In the space allotted me for this essay it's impossible to pay proper homage to the complete universe that Psychic Cosmonaut Drogoul has charted and constructed. A whole book could easily be written on her performances and The 14Karat Cabaret space alone. The Cabaret has been nurturing native and national artists since 1989 - from Eugene Chadbourne and The Magnetic Fields to underground circus acts doing dubious things to their flesh and a Pride of roaring drag queens and kings. Not to mention a classic, creepy ventriloquist act enacting the timeless tale of the dummy wresting control from its master.

Drogoul sometimes even treats the crowds to her own eerie performances, such as Hal IGGG, a cabaret singer embodied as machine, a homage to 2001: A Space Odyssey or singing undulating behind a screen wrapped like a giant worm.

Small altars paying respect to the departed among revered world figures who died of AIDS and of local heroes who died way too young - like Peter Pan Zahorecz, Dawn Culbertson, and Mark Harp - line the wall across from the bar. Once, a cigarette girl patrolled the smoke-laden darkness offering assorted snacks and homemade art like paintings done on seashells.

Greeting audience members as they enter is a wildly whirling glow-in-the-dark carrot that will one day spin off into space like the ape's bone in Kubrick's most famous film.

When I asked Drogoul what may be the most important thread linking her work, she replied, "They are all masks. Even the flesh is a mask." A very fitting response for a person who worked for over a decade at A.T. Jones & Sons costume shop on Howard Street. Masks, with their flat emotions, leave room for more paradox and ambiguity. And perhaps Drogoul and her wild, playful menagerie of masks and assemblages, like Fontenelle's work, finally are more subversive to academics and societal constructs through their very act of asking not to be taken seriously.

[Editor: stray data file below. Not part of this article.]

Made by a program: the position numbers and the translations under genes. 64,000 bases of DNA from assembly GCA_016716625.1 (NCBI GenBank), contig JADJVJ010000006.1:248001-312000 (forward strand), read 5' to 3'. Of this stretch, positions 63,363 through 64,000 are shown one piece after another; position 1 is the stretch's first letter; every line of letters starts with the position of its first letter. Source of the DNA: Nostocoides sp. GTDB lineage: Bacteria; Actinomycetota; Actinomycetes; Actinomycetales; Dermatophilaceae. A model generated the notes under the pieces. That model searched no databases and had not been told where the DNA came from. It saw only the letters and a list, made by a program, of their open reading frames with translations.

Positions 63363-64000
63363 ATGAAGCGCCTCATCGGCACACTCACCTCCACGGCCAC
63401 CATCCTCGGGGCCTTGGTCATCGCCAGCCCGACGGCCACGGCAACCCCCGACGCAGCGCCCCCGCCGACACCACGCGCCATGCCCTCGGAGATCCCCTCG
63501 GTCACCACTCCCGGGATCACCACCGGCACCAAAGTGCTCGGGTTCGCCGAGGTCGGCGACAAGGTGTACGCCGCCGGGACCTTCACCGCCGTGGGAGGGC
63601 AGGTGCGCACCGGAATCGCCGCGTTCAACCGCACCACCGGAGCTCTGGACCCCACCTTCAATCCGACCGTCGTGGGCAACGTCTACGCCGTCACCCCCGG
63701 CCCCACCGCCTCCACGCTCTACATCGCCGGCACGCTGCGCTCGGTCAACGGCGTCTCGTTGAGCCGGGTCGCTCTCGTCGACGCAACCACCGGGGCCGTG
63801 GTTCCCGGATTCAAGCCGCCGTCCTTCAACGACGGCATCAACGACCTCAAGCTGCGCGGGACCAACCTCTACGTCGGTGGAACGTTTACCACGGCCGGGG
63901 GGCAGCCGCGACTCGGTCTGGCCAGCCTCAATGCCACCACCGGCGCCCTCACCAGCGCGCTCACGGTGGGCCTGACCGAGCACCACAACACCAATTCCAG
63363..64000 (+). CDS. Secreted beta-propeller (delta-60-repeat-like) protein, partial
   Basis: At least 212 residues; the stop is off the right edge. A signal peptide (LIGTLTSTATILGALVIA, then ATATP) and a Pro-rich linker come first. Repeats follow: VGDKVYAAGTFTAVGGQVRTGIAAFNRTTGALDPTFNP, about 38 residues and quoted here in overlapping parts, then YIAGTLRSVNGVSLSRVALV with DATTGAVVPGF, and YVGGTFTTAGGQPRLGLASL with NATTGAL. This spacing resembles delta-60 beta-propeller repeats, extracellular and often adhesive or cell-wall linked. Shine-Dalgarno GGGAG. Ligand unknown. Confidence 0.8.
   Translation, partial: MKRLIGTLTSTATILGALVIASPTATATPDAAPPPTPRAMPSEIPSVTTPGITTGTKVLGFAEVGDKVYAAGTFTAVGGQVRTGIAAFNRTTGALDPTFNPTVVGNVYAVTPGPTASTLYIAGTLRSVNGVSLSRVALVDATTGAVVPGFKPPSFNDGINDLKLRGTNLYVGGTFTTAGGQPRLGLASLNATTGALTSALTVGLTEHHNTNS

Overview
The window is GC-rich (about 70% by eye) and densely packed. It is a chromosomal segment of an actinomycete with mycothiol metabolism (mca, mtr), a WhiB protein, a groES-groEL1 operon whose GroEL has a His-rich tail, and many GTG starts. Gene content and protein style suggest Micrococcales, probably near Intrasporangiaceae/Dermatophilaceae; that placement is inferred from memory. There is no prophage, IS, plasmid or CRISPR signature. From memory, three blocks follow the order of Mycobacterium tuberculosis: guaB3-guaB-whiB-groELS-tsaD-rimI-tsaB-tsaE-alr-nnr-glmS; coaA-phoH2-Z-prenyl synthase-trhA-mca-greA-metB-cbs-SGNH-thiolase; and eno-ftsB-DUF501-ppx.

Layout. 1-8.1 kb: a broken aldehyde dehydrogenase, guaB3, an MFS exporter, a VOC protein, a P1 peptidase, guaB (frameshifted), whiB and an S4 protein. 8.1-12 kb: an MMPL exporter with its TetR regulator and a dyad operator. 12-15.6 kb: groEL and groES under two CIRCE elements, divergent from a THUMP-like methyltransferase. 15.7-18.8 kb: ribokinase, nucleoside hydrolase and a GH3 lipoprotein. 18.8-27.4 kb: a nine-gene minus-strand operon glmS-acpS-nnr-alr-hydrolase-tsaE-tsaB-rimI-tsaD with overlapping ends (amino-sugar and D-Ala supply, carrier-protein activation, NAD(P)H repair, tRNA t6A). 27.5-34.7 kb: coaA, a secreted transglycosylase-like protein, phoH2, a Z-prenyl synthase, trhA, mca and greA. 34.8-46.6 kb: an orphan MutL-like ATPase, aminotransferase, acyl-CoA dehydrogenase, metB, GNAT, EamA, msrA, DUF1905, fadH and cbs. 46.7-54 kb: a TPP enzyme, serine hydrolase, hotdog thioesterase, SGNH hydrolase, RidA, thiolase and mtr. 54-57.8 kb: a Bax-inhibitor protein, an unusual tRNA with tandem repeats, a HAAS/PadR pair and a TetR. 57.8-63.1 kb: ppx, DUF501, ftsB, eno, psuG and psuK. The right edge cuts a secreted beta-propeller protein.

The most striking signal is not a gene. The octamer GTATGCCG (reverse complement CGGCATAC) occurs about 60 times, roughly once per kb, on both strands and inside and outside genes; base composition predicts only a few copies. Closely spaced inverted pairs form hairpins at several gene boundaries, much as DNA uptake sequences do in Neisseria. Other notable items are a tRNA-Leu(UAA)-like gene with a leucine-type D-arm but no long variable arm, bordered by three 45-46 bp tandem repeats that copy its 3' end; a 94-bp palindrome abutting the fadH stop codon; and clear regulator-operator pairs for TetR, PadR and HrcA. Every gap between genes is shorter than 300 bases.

Sunday, November 2, 2014

Andrei Codrescu & Anselm Hollo: Near Brush with Greatness

I'm working on a very subjective, distorted, half-hallucinated history of the Baltimore Poetry or Poetic Underground from 1984 to 2014, the years that have found my corporeal form lodged here. I started a nobody and I remain a nobody, but I started writing homages to beloved friends when they started transmigrating and Chris Mason kept telling me I should put together a book of them. So if this project ever does come to fruition (a wonderful local press has expressed interest in it, but I don't know if it was the formaldehyde I'd slipped in their Boh speaking or not), don't be a hater and say "what right does that low rent pseudo-writer think he's doing writing about other writers?!" Say instead "That Chris Mason is getting a beat down for this."

I'm reading at the Carriage House December 3rd with said Chris Mason and here is a peek at my sordid little book, which I might be reading from. This is kind of an introductory piece that kind of places me within the phantasmagoric world of Baltimore.

Andrei Codrescu & Anselm Hollo: Near Brush with Greatness

When I first moved to Baltimore
the rats scampered in the alley
beside our basement apartment
windows sounding like the world’s
biggest never-ending bar fight in a
bar where everyone had their